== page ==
Ulcerative colitis is a condition that affects the large intestine. The large intestine is composed of the colon and the rectum. The rectum is the last six inches or so of your large intestine. It's the bottom of your large intestine that connects to the anal canal and then the outside world.
Ulcerative colitis usually starts with inflammation in the rectum, and continues in a diffuse manner to involve other parts of the large intestine. What that means is there are no skip areas, which is what we see more often in Crohn's disease. So a patient who has ulcerative colitis will have a continuous inflammation of their large intestine.
About 30% of adults, when they're diagnosed with ulcerative colitis, will have the entire colon affected by this, and 30% will have just the rectum inflamed. In addition, some patients, when they're diagnosed with less than the entire large intestine inflamed, will have progression of their disease over time.
Ulcerative colitis causes a type of inflammation that's a bit more superficial and confined to the mucosa, or the lining of the large intestine. We don't know the cause of ulcerative colitis, but we do know a lot about how to treat it. And one of the things we've learned about treating ulcerative colitis, is that most of the symptoms people experience with ulcerative colitis are related to that inflamed rectum.
Because a healthy rectum is there to stretch and to store, as well as to squeeze and to sense. So when you have inflammation of your rectum, you can't sense what's there and what's going to come out, you feel this sense of urgency, the rectum doesn't stretch properly, so it can't store. So everything that comes into it may make you feel like you have to go to the bathroom.
People with ulcerative colitis that's active they have many trips to the toilet, but actually very little might come out for most of those, or they may just see mucus or blood. So this can be very, very uncomfortable to them. There's also a condition or a symptom called tenesmus, where people feel pressure on their bottom, and that's also related to the inflamed rectum.
Some people who have ulcerative colitis that involves just the bottom of their large intestine will also feel paradoxically constipated. They'll feel bloated and a lot of gas, and they'll think, why am I constipated yet running to the toilet? And the reality is, that's because the bowel above the inflammation is working just fine. But when things get to the inflamed area, they're not stretching and working the way they're supposed to. So things get backed up on these patients.
When we treat ulcerative colitis, we often start with medicines that work on the lining of the bowel in an effective way. But not only using oral therapy, we also recognize that in order to make people feel better the fastest, we often need to use rectal therapy. That means a suppository or an enema.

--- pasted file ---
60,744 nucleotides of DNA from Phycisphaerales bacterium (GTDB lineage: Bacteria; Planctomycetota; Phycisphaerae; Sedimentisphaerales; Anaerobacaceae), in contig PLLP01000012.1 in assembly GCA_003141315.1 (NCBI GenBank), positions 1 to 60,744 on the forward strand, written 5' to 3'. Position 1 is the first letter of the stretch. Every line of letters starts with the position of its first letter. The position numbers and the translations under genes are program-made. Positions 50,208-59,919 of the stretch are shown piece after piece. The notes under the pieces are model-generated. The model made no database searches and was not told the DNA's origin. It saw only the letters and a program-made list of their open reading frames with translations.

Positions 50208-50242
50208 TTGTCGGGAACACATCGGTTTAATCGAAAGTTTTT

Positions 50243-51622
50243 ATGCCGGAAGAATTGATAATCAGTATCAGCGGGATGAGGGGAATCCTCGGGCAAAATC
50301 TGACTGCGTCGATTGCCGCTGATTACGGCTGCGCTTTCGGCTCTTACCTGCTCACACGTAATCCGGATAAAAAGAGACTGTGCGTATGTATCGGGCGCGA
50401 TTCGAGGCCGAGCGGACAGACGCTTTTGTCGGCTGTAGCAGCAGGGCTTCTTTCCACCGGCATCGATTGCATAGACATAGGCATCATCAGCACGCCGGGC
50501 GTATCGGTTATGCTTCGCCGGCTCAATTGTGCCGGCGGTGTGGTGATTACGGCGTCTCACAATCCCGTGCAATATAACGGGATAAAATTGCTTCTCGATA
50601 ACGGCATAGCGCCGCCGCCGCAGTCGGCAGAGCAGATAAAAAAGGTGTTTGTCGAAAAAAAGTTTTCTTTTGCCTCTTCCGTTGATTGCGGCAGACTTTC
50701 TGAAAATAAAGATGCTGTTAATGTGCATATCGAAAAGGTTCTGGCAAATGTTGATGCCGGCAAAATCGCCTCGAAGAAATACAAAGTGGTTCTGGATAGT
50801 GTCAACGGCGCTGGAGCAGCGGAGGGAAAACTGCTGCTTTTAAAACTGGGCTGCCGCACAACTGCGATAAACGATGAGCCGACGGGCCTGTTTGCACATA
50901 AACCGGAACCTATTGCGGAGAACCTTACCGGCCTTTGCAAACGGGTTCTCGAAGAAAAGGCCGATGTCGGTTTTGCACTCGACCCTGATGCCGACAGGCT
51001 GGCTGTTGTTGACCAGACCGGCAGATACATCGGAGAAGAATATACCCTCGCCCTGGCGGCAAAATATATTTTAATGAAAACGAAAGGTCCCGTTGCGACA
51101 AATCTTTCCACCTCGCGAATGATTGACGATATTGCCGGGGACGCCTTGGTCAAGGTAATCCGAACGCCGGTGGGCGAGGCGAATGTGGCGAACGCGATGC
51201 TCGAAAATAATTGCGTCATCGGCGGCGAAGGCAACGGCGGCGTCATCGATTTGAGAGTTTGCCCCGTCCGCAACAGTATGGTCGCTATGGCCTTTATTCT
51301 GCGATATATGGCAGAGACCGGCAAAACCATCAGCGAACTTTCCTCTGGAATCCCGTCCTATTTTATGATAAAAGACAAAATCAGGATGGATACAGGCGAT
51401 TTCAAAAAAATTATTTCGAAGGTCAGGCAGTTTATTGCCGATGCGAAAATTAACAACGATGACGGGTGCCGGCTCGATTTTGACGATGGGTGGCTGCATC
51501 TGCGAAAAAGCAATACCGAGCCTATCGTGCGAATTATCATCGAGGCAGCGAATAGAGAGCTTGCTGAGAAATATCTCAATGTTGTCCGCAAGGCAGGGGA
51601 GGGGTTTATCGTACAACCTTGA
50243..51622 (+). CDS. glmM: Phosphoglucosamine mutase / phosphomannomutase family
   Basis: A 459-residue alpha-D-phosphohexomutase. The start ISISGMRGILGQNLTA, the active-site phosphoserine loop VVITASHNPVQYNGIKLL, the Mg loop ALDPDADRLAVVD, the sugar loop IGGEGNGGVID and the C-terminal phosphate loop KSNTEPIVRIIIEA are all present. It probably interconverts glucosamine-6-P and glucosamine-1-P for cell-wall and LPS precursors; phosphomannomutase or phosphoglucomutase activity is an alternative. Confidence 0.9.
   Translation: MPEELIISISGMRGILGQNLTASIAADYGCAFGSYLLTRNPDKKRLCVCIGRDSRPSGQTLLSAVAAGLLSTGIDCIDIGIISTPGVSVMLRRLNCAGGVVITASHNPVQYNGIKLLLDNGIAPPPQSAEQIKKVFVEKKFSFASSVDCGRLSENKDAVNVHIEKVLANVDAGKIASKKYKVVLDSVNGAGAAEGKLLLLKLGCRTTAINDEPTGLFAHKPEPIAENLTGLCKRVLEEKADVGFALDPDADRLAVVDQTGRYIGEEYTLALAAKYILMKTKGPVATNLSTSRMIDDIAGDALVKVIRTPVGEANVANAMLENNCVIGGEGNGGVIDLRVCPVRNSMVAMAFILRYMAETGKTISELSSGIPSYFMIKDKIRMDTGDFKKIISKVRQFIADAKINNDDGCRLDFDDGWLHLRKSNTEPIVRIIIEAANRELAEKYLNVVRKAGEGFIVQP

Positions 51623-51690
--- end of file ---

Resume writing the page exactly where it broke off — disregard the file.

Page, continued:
Now patients don't like using those. Sometimes we actually try to use a foam that might be a little easier on their bottom. But the reality is that if you get the medicine right where that inflammation is, you're going to have the patient respond better to therapy, and people feel better faster. So short term, that's a reasonable approach to doing this.
Some people with ulcerative colitis have what are called extra intestinal manifestations. That means they may have other organ systems that give them problems. The most common extra intestinal manifestation is joint pain. The most common type of joint pain is symmetrical, meaning it's on both sides of the body, and the smaller joints. And specifically related to the active inflammation of the bowel.
In other words, when you treat the bowel inflammation, the joint pain gets better. There are other extra intestinal manifestations people with ulcerative colitis might have, including skin inflammation, or even liver inflammation. But that's less common.
When people have ulcerative colitis and it's long standing, meaning more than 8 or 10 or 20 years, there is a slightly increased risk for them to develop pre-cancerous changes of the bowel. Fortunately, we think that this is on the decline, in part due to effective medicines, but also in part due to a prevention strategy we have, where we do colonoscopies after you've had disease for eight years or so, and we look for pre-cancerous changes.
Pre-cancerous changes in people without colitis are called polyps, and they're easy to find and remove. In people with ulcerative colitis, they might also have polyps, but they might also have some pre-cancerous changes just in the lining of the bowel that's flat. And we need to look very carefully for that. Nonetheless, our technologies have improved dramatically. And we can often find this and work well with our patients to remove them and to know who's at higher risk.
Another important component of understanding this is that the risk of developing pre-cancerous changes is directly related to how much inflammation there's been in the bowel over time. So it really behooves us to get your disease under control, and for patients to be taking their therapy, and to stay well.
Living with active symptoms, even if you're able to manage that, is not acceptable, because it puts you at risk for these problems later. And there really are effective treatments that we can offer most patients, and thankfully work in most patients. The expectation for treating your ulcerative colitis is not only that you're in remission, where you have formed stools without blood, without urgency, that you sleep through the night without bowel movements, and you can sense or distinguish whether you're going to pass gas or something else.
But also that we maintain that remission forever. That's our goal. We want you to stay well, and we want to figure out the best way to do that so that you can stay healthy and live a very high quality of life with this condition.
I hope you found this video helpful.